Charles Bukowski and Wanda Coleman gave me a reason to keep writing

A typewriter surrounded by books, a crumpled paper, a potted cactus and two empty beer bottles.
(Patrick Hruby / Los Angeles Times)

Charles Bukowski stood on the staircase landing above us in the lobby of the Cal State L.A. student union. Students crowded the floor. Bukowski growled and grumbled poems tersely, the “notes of a dirty old man.” At an elevation, he looked like a haggard Rodin bust of Balzac. Between quips, he chugalugged Michelobs as some enabler behind him pulled fresh bottles out of a bag and stowed the empties.

This was the first poetry reading I’d ever attended, in 1975. I thought “Buk” — or Hank, as the fans liked to call him — was either nervous or playing to public persona. The six-pack or two he guzzled in 45 minutes didn’t impress me, thanks to my own alcoholic dad, but I did respect Bukowski’s poetry. His laconic “verse” (let’s call it that) was embittered and world-weary, defiant or faux-defiant, a perfectly potent analogue to this city of strip malls and sun-blasted avenues, industrial zones and mean streets — the L.A. that Jack Kerouac had called “the loneliest and most brutal of cities.”

What makes writers’ favorite memoir on the Ultimate L.A. Bookshelf Luis J. Rodriguez’s ‘Always Running’? It’s a personal story that aims to save us all.

April 12, 2023

I grew up across the freeway from Cal State L.A. in City Terrace, so when a friend told me Bukowski was reading, I walked over. In high school, I spent my days filling notebook after notebook with drawings and writing. When a notebook was full, I threw it away and picked up another. When an activist friend found out about my habit, he took a stack of notebooks to Gidra, the Asian American movement newspaper, which first published my work. I wasn’t the best student, but I read all the time, sometimes a book a day.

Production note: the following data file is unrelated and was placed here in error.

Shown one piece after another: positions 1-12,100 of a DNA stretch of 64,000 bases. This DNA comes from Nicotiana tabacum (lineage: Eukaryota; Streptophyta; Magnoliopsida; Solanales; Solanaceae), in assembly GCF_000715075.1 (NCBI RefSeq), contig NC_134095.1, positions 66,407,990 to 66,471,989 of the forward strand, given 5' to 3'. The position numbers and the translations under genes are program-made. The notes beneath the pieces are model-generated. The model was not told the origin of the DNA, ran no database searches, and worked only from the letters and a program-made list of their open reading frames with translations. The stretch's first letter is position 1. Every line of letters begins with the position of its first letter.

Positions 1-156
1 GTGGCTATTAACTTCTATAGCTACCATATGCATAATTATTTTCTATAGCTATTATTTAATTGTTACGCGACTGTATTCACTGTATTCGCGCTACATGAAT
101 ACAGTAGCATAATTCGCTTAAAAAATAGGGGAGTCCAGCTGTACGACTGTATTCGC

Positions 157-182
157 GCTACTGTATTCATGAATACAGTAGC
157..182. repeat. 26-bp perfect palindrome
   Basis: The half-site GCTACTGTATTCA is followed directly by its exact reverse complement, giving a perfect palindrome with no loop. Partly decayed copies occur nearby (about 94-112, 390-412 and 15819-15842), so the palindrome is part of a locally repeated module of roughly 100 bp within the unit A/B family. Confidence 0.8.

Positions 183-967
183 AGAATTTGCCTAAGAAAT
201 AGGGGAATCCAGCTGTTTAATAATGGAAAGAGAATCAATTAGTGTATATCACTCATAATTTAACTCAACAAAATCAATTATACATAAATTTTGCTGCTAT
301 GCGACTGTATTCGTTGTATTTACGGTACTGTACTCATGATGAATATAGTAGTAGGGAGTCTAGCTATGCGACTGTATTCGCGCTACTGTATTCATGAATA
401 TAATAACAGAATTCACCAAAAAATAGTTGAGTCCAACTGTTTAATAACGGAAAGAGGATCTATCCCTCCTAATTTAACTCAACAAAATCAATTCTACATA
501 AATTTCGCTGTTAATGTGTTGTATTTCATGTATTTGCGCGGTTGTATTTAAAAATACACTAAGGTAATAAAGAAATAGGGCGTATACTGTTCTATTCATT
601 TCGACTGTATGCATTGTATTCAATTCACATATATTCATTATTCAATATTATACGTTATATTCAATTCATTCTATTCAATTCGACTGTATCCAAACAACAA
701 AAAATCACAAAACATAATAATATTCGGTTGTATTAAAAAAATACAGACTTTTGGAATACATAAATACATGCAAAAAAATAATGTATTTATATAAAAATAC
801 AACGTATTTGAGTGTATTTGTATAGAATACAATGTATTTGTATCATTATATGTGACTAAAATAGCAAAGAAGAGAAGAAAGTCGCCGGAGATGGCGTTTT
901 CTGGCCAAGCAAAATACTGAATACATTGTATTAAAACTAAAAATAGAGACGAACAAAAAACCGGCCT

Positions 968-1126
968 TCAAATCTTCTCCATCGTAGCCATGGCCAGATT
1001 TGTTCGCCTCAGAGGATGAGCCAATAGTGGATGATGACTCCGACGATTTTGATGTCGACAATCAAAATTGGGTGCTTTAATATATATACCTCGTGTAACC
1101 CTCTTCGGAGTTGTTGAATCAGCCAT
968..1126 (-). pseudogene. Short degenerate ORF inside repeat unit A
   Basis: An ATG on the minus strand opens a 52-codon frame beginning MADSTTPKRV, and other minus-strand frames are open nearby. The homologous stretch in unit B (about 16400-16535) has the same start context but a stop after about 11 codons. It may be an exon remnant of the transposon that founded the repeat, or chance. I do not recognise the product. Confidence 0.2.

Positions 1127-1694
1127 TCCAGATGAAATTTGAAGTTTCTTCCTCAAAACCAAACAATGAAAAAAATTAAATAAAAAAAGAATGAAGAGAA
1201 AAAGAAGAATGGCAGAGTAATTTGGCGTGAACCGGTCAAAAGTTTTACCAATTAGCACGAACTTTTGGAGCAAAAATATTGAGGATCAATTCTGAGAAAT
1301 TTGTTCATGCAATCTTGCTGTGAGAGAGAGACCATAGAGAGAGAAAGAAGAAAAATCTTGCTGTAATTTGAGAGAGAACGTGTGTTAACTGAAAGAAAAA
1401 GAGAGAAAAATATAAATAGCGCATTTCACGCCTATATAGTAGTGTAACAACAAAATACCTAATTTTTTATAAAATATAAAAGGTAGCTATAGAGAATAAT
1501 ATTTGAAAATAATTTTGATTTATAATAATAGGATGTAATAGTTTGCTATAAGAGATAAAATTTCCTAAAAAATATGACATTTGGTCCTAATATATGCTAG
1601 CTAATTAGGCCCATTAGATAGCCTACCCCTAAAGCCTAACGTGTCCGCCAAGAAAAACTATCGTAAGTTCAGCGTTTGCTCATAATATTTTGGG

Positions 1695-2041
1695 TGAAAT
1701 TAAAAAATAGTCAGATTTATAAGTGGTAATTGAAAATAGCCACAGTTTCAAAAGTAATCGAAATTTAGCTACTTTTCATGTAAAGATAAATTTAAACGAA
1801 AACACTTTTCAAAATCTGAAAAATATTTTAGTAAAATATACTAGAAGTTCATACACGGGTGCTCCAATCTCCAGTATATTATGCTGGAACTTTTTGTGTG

"Love is a Dog From Hell" by Charles Bukowski

I left home for good at 17. I hitchhiked back and forth to Northern California to see my younger brother. Paul had been kicked out of the house at 12 and was living in hippie communes or foster homes or sometimes on the street. Once, standing on Highway 1 south of Monterey, Paul handed me the classic City Lights pocket book, Allen Ginsberg’s “Howl and Other Poems,” which immediately detonated all my ideas of literature. Ginsberg’s incantatory dithyrambs pulled the Beats, Walt Whitman and much of 20th century poetry into view. More than that, my brother’s gift put me in touch with the whole West Coast counterculture our father was part of — with his alcoholism and Zen Buddhism, his haphazard poetry and painting during a life on the road.

By the time I saw Bukowski read, I’d already read his poetry. It didn’t hit me with the force of “Howl,” but I recognized the L.A. I grew up in. John Martin had founded Black Sparrow Press in the 1960s in order to publish Bukowski, and his burgeoning international sales funded a whole catalog of avant-garde writers. During hitchhiking trips to visit my dad, who often roomed in a Santa Barbara YMCA, we’d frequent bookstores together. That was how, in a used bookstore near the Santa Barbara Greyhound station, I came across Wanda Coleman’s first Black Sparrow Press chapbook, 1977’s “Art in the Court of the Blue Fag.”

The 14 most essential L.A. poems or poetry collections, including those by Wanda Coleman, Robin Coste Lewis, Sesshu Foster, Bukowski, Brecht and more.

April 11, 2023